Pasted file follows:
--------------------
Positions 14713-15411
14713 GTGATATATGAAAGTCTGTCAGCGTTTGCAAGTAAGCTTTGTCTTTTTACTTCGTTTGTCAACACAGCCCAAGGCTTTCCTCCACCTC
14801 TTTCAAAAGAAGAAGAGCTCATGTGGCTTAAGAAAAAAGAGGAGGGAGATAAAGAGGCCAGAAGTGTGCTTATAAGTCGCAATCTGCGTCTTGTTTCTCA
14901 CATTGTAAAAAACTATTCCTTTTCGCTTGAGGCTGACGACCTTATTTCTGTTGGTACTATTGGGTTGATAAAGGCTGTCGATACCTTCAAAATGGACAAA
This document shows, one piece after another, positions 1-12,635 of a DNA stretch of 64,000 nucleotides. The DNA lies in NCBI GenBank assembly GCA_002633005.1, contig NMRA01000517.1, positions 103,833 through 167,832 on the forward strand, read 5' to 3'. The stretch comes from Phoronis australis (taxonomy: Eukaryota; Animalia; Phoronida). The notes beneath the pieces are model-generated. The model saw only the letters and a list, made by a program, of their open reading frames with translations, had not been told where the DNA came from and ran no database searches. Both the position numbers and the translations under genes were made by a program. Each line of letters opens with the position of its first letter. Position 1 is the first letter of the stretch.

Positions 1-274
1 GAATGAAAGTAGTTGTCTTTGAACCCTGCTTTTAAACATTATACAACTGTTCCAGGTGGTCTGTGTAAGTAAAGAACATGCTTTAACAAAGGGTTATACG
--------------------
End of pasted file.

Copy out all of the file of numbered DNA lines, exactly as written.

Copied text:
Positions 14713-15411
14713 GTGATATATGAAAGTCTGTCAGCGTTTGCAAGTAAGCTTTGTCTTTTTACTTCGTTTGTCAACACAGCCCAAGGCTTTCCTCCACCTC
14801 TTTCAAAAGAAGAAGAGCTCATGTGGCTTAAGAAAAAAGAGGAGGGAGATAAAGAGGCCAGAAGTGTGCTTATAAGTCGCAATCTGCGTCTTGTTTCTCA
14901 CATTGTAAAAAACTATTCCTTTTCGCTTGAGGCTGACGACCTTATTTCTGTTGGTACTATTGGGTTGATAAAGGCTGTCGATACCTTCAAAATGGACAAA
This document shows, one piece after another, positions 1-12,635 of a DNA stretch of 64,000 nucleotides. The DNA lies in NCBI GenBank assembly GCA_002633005.1, contig NMRA01000517.1, positions 103,833 through 167,832 on the forward strand, read 5' to 3'. The stretch comes from Phoronis australis (taxonomy: Eukaryota; Animalia; Phoronida). The notes beneath the pieces are model-generated. The model saw only the letters and a list, made by a program, of their open reading frames with translations, had not been told where the DNA came from and ran no database searches. Both the position numbers and the translations under genes were made by a program. Each line of letters opens with the position of its first letter. Position 1 is the first letter of the stretch.

Positions 1-274
1 GAATGAAAGTAGTTGTCTTTGAACCCTGCTTTTAAACATTATACAACTGTTCCAGGTGGTCTGTGTAAGTAAAGAACATGCTTTAACAAAGGGTTATACG